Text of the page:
Tips for Disaster Survivors

It's been twenty years in the making and taken a year of concentrated effort, but now we're proud to present Disaster Recovery: A Survivor's Guide to Insurance. Writing a book is something we've always wanted to do so when the opportunity presented itself to us, we jumped on it.

We’d like to thank the San Diego Foundation for major funding in support of this project, as well as the generous individuals [yes, that would be you] whose donations to CARe funded the balance of the project. We’d also like to extend our appreciation to the volunteers who took time from their busy schedules to do an initial draft review of this guide.

We cannot forget to acknowledge the County of San Diego, The Regional Community Recovery Team of San Diego, which we were able to participate in after the 2003 and 2007 firestorms in San Diego, and the CRT for their support. Last, but certainly not least, we would like to thank Deena Raver for helping to initiate support for this project.

Besides the 100+ pages of information, illustrations and task lists, you can read some never before published background information on how CARe came to be.

The download will be available for free, but we are currently also working on a published book version that should be available soon. To read the book for yourself, click HERE! Please also feel free to forward the link to people you know who are in need.

With the two year anniversary coming up for Station Fire survivors, we would like to remind them of the two year deadline to replace property that was extended to them due to California laws regarding State Declared Disasters.

According to California Insurance Code § 2051.5, when the insurance company must only pay the policyholder the Actual Cash Value (ACV) of your property when the claim is made, the policyholder has two years (instead of one) to claim the actual cost to replace the item (often referred to as Replacement Cost Value or RCV) once the item has been replaced.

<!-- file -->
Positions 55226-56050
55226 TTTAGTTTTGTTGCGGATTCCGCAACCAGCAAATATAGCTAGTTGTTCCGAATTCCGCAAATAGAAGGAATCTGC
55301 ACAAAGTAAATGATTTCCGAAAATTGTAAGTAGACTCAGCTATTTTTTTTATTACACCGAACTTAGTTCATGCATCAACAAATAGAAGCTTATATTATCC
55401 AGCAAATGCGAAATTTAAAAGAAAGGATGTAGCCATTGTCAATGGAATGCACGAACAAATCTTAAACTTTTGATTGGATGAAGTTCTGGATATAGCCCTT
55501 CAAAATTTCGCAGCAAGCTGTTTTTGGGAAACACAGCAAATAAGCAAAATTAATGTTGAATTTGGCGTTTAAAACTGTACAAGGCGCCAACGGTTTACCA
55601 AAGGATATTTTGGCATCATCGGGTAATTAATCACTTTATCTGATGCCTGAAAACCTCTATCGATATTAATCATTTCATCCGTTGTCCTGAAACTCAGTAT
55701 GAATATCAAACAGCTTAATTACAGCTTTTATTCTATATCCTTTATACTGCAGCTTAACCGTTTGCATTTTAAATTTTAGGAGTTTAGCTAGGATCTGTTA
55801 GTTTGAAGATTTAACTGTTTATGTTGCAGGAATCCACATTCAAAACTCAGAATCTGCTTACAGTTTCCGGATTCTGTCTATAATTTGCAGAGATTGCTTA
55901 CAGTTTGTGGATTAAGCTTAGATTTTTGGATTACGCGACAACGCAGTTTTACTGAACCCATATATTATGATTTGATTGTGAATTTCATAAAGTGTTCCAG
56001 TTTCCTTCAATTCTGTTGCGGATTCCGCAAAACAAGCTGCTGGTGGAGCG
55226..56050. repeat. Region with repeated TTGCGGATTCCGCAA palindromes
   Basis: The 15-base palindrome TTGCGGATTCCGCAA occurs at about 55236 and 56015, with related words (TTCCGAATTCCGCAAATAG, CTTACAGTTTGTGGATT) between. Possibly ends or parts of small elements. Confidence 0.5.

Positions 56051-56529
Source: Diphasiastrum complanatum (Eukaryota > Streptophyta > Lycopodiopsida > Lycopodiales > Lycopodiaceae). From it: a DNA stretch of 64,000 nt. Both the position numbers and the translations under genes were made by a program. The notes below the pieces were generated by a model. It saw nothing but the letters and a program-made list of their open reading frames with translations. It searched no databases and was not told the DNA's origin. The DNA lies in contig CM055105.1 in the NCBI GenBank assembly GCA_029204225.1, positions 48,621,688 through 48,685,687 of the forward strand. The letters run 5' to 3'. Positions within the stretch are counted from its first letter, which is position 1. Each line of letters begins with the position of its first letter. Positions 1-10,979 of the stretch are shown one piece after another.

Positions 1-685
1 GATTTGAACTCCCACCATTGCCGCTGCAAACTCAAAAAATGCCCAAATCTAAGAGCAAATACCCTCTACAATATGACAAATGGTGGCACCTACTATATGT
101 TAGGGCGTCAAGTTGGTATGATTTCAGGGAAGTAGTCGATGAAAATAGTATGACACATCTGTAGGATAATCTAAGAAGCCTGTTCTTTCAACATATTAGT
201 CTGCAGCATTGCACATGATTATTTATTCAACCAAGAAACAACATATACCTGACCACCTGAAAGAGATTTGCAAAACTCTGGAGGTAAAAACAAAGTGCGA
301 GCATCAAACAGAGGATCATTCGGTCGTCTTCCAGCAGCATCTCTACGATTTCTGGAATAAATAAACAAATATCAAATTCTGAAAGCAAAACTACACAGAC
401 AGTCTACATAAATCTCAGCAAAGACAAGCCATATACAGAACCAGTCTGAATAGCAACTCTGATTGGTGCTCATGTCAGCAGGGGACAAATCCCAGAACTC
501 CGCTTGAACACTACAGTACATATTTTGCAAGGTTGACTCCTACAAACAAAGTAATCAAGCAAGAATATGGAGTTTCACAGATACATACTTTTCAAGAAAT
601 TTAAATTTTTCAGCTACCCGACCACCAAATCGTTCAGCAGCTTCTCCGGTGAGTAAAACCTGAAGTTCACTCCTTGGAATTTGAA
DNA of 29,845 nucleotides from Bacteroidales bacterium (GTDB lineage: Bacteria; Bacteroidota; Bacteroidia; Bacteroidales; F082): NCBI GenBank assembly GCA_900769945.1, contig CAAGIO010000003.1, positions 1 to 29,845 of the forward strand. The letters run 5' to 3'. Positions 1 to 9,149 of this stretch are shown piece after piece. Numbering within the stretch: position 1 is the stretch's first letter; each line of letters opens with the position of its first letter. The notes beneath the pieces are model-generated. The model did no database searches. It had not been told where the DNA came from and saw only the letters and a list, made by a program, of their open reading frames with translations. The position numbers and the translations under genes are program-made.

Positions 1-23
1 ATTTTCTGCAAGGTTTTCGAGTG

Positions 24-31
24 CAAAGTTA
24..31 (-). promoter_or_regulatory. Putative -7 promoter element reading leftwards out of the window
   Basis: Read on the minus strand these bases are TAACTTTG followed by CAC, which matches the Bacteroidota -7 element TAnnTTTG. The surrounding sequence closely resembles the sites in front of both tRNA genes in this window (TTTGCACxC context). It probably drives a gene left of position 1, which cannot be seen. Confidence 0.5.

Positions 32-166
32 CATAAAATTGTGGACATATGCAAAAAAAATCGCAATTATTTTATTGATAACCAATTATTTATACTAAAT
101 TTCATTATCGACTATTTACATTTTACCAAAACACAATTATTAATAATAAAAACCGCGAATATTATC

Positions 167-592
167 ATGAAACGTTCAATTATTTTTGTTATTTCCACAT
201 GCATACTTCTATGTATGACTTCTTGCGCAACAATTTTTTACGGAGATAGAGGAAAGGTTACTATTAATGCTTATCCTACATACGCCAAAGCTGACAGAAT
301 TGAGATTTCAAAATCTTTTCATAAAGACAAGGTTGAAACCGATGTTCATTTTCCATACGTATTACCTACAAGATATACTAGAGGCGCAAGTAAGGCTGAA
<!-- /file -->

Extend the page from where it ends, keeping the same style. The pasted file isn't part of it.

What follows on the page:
For example, say you had a couch that you estimated would cost $2,000 to replace, but the insurance company only gave you $1,250 as the ACV. Once you actually replaced the couch, you found the actual RCV was $2,145.35 and you have a receipt for the item at that cost. If you have a replacement cost policy, the $895.35 difference can be recovered from the insurance company if your claim was not closed by legal negotiations and you have not yet reached the limits for the coverage in question (which in the example is the personal property coverage). Send copies of your receipts to the insurance company documenting the difference and request a check for the held back depreciation.

You should be aware that the deadline isn’t two years from the date of the loss, but the law specifically states two years “from the date that the first payment toward the actual cash value is made.” Now would be the time to get out copies of the first checks they paid for each coverage so you can properly calculate your deadline.

If there are items that will still need to claim after the two year deadline, you can write a letter requesting an extension. The law states, “Nothing in this section shall prohibit the insurer from allowing the insured additional time to collect the full replacement cost.”

Sample Letter

Thank you for assisting us in returning to normal following our loss.

We are making claim for full replacement cost value under the [personal property, dwelling and other structures, if available] coverage of our policy within two years of our loss. Our loss occurred [DATE] and your first check was dated [DATE].

We intend to completely repair, rebuild or replace our lost personal property and dwelling. Please extend these policy requirements an additional year. Please let us know, in writing, within 15 calendar days.


Important new insurance regulations were approved and effective, June 27, 2011, that, if they survive an appeal from the insurance industry, can help all homeowners from the threat of underinsurance after a catastrophic loss. Since 99 out of 100 fires are not natural disaster (wildfire) fires, these regulations should go a long way to help individual families who have had significant fire damage losses as well as those who lose their home during a disaster.

To see the new insurance regulations, visit:

To see what a major insurance company litigation firm has to say about the new laws, visit:

Inspirational Quotes

Character cannot be developed in ease and quiet.  Only through experience of trial and suffering can the soul be strengthened, ambition inspired, and success achieved.

Helen Keller


Thank you for all the caring and sharing - your information has been very helpful.

Slide Fire Survivor, 2007